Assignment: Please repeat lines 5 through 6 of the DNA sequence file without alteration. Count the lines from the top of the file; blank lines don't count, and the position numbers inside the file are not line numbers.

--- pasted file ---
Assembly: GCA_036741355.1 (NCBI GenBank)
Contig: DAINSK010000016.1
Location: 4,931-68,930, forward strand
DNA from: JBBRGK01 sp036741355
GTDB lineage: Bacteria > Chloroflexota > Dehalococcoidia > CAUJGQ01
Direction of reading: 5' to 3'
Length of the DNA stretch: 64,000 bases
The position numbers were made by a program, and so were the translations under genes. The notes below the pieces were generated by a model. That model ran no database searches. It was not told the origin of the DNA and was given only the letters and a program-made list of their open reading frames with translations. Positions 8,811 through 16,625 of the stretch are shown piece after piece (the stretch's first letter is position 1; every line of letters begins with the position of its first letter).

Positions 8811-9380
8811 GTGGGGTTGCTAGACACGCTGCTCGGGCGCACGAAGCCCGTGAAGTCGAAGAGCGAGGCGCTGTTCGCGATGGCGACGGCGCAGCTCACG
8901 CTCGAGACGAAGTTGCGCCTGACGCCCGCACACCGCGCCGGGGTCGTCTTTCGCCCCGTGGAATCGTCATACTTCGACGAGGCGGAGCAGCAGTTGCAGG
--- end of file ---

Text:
GTDB lineage: Bacteria > Chloroflexota > Dehalococcoidia > CAUJGQ01
Direction of reading: 5' to 3'